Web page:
By the time the 2020-2021 ePremier League campaign took place, it was no longer just pride that was on the line. Instead, there was a total prize of £40,000 to be split between the winners. That saw £20,000 going to the overall champion, whilst the runner-up won £10,000. The runners-up in the PlayStation 4 and Xbox One categories that didn’t make it the final itself also won £5,000 each. That’s to say nothing of the prestige that is on the line every time an eSports competition reaches its final stage.
As well as a share of £40,000, the best ranked players are also offered places in the EA Sports FIFA Global Series at the European play-off stage. Given that there were also play-offs for North America, South America, East Asia, West Asia, Oceania and South Africa, it’s fair to say that even getting a place in the play-offs for the European part of the competition is a big deal. There are 64 places available for European players on the PlayStation 4 and another 64 for Xbox One players.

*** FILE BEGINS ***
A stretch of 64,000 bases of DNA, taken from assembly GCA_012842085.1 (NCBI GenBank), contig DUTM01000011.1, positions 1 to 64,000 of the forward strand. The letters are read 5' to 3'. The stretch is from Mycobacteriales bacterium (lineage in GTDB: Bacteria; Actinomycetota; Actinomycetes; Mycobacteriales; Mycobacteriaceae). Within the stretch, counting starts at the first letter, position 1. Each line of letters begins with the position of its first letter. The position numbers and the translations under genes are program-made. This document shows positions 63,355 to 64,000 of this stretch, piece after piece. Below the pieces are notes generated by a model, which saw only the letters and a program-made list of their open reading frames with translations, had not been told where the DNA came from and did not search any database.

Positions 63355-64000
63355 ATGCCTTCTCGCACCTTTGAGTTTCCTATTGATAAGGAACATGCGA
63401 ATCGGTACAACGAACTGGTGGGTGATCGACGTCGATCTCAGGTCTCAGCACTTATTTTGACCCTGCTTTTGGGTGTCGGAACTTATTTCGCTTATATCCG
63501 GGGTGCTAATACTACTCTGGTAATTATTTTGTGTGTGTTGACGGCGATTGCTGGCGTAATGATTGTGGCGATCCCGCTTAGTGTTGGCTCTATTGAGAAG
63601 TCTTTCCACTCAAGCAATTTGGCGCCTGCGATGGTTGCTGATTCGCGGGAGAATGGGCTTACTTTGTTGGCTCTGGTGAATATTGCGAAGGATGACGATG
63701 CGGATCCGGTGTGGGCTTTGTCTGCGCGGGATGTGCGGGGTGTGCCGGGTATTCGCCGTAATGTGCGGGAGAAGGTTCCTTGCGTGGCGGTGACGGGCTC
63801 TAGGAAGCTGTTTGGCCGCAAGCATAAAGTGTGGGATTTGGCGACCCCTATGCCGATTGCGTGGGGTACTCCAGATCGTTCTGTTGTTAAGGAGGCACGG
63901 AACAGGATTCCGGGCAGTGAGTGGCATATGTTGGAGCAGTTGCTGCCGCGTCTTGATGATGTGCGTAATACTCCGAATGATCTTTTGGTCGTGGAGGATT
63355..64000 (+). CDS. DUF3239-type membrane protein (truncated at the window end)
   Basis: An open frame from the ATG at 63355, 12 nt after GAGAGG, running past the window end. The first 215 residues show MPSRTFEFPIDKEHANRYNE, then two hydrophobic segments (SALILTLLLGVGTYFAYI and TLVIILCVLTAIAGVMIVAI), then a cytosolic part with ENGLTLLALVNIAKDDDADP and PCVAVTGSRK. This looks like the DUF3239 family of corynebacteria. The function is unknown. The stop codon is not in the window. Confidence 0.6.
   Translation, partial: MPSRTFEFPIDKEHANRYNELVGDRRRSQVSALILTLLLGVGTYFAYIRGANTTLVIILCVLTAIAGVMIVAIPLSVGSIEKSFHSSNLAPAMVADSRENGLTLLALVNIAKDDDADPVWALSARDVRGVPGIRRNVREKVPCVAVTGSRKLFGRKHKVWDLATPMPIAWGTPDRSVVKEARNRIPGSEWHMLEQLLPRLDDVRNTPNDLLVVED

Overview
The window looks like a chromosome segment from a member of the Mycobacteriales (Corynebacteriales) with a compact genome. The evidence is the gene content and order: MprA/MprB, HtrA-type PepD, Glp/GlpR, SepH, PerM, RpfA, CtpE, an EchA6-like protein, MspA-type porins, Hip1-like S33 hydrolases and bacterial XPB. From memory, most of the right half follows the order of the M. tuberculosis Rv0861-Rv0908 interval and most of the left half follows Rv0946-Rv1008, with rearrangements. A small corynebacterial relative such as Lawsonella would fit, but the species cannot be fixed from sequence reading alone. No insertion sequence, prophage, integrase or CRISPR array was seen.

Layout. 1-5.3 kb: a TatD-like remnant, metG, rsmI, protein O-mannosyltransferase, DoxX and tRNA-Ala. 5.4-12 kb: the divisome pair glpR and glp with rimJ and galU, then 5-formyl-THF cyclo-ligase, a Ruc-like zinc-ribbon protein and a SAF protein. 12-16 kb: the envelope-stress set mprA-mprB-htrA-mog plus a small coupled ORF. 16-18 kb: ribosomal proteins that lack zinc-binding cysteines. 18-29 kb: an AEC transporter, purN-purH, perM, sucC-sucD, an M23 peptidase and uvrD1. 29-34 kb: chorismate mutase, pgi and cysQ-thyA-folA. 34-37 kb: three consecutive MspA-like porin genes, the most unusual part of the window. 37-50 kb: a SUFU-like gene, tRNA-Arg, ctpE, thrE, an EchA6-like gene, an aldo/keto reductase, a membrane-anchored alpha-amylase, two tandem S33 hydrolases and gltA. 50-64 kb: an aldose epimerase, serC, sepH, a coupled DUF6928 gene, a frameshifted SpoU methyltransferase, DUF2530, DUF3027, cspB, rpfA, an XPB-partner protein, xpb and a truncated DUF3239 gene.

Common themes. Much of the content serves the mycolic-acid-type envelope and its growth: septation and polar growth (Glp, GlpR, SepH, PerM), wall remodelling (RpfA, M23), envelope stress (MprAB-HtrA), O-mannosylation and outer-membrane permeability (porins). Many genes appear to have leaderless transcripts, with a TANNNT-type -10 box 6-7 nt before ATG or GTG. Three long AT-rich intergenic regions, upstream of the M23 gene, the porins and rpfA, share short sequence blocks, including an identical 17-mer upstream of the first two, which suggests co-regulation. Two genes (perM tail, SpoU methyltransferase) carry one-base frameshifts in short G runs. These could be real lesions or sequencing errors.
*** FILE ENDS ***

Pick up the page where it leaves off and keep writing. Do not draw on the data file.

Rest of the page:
How to Qualify for the ePremier League
If you’re reading all of this and thinking that you quite fancy a go at qualifying for the ePremier League, it is worth bearing in mind that it is a competition that is aimed at the best of the best FIFA players This isn’t just people that have won the league on Easy mode when playing against the computer at home. Instead, this is for players that dedicate themselves to the game, which is why it is so competitive when it comes to the final stages and the ability to win the whole thing becomes a real proposition.
The first thing that you need to do is register your interest, at which point you’ll be told when the qualification process gets underway. The competition is an open one, so anyone that plays FIFA online can technically qualify. If you manage to do so, the likelihood is that you’ll have beaten some professional eSports players to get there, given most of the numbers are taken up by people that play FIFA and other computer games for a living. This isn’t just fun to them.